The diagnosis of dysautonomia is typically treated based upon your symptomatology. For example, if it appears that your heart is being affected because you’re dizzy or have an elevated or depressed heart rate, you will be sent to a cardiologist. If your doctor suspects you are having trouble with orthostatic intolerance (standing to sitting, for example), then you will be monitored under positional changes looking for changes in your blood pressure. If you have severe pain in a limb, you will be sent to a pain specialist. The commonality between these cases is that providers are looking at the body parts, organs, systems and regions that are affected by your dysfunctional autonomic nervous system. But there’s a missing piece to the puzzle that can play a very important role. Far too often, the brain (the main controller of your autonomic nervous system) is not thoroughly investigated.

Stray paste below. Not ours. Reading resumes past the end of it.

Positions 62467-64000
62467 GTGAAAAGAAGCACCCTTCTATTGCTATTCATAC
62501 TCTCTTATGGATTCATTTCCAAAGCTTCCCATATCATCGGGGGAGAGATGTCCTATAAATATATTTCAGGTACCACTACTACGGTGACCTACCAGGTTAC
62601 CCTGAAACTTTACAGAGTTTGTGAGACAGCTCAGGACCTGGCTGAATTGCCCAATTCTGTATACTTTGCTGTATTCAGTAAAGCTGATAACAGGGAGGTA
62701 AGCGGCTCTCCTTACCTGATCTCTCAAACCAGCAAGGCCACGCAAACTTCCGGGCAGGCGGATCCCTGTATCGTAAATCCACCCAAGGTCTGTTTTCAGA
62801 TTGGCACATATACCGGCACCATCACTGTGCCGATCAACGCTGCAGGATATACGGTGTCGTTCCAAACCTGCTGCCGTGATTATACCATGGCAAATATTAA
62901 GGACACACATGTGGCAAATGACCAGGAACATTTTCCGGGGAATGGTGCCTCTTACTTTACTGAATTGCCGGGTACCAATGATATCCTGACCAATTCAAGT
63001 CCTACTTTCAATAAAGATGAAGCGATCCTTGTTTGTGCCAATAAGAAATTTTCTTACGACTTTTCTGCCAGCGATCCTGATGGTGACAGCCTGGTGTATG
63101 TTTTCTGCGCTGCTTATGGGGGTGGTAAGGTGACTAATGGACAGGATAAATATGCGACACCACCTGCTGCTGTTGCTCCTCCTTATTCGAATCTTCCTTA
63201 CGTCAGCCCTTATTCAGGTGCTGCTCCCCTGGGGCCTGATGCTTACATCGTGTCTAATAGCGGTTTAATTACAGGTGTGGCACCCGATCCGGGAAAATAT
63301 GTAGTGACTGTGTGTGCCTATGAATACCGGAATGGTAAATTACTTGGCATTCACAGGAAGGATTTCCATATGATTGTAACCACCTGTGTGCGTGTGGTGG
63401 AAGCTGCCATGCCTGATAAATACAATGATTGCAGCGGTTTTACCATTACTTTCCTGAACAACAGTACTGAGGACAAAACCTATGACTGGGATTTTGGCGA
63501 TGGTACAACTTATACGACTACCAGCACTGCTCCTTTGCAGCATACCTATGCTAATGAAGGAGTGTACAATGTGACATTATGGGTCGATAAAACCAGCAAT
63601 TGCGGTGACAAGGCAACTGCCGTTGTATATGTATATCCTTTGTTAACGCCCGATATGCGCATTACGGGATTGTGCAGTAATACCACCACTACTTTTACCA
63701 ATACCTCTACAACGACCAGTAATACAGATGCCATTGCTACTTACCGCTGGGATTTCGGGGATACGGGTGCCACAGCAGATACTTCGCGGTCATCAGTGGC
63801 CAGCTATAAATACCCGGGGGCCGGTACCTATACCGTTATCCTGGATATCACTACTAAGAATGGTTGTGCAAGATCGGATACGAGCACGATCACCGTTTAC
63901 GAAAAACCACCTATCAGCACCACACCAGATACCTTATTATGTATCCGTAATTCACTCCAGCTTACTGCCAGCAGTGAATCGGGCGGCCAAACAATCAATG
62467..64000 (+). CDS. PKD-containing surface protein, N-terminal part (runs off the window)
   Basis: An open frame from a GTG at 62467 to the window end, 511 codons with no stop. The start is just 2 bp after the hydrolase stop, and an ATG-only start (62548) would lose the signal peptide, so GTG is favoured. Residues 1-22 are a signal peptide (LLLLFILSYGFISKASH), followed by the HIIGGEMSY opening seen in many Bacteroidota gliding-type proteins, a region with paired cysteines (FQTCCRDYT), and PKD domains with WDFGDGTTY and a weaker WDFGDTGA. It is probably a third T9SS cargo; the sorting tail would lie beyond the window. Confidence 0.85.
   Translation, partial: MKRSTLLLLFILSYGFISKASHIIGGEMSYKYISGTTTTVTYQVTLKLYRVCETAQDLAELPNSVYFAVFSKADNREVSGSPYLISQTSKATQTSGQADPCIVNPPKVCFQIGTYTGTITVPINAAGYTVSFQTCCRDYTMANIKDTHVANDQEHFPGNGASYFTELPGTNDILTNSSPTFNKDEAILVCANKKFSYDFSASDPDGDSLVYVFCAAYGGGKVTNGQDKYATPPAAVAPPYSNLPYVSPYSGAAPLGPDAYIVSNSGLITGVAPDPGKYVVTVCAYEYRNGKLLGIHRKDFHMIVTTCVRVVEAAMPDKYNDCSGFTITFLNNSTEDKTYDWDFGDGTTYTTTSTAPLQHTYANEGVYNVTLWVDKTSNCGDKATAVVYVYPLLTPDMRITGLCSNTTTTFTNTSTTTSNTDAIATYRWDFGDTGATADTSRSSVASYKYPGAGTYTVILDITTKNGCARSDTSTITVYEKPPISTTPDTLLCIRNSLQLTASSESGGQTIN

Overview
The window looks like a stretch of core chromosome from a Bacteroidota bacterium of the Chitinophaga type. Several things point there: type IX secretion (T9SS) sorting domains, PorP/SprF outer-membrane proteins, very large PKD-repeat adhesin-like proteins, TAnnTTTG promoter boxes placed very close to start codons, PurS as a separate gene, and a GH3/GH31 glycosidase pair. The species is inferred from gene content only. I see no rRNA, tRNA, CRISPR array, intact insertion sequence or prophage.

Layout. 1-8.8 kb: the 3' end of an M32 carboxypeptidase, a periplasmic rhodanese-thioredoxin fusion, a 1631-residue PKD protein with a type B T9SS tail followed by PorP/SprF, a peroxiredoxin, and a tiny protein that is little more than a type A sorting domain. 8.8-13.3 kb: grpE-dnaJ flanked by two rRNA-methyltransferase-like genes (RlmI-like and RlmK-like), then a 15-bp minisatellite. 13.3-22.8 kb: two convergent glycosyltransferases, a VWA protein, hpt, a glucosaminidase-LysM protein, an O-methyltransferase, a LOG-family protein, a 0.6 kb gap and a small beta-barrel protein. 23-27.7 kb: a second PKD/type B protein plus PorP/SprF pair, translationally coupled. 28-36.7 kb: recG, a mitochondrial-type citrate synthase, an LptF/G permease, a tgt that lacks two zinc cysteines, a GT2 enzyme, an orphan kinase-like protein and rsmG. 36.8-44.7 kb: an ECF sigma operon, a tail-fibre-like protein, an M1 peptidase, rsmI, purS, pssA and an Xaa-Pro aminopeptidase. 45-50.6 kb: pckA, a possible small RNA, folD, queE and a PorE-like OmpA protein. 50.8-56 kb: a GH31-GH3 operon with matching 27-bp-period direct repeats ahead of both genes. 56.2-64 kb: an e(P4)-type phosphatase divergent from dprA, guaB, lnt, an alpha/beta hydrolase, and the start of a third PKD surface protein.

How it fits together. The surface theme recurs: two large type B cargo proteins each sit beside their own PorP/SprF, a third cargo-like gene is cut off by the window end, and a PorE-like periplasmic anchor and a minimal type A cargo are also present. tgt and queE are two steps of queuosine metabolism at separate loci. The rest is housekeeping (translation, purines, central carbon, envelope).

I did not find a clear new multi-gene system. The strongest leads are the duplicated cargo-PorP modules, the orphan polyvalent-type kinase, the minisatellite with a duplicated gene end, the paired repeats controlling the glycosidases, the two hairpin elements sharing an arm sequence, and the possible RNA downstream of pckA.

How is dysautonomia typically treated?
Dysautonomia, in its many forms, is typically treated symptomatically, meaning medications are typically used to diminish the pain or dysfunction.
How does Innova get to the root of the problem?
We look at each of the puzzle pieces: the brain, the remainder of the autonomic nervous system, as well as the affected organs and body systems that are leading to your symptoms. We systematically test and monitor all of these factors to discover how your brain function plays a role in your condition. Our doctors examine you head to toe and run diagnostic testing to look for abnormal function of the brain stem, cerebellum, cerebral cortex, spinal cord, and deep brain structures to discover where your deficits may lie. You may have dizziness when you change positions and it has been found that your heart rate increases with positional changes. Your rapid heart rate leads to dizziness, but why does your heart rate increase in the first place? These are the questions we investigate at Innova Brain. If you’ve had the traditional testing performed for dysautonomia and are still struggling with symptoms, it’s time for a closer look.
How does Innova treat dysautonomia?
Our diagnosis process provides us with an accurate understanding of what areas of the brain are not functioning. This allows us to develop a more precise plan of targeted and appropriate rehabilitation.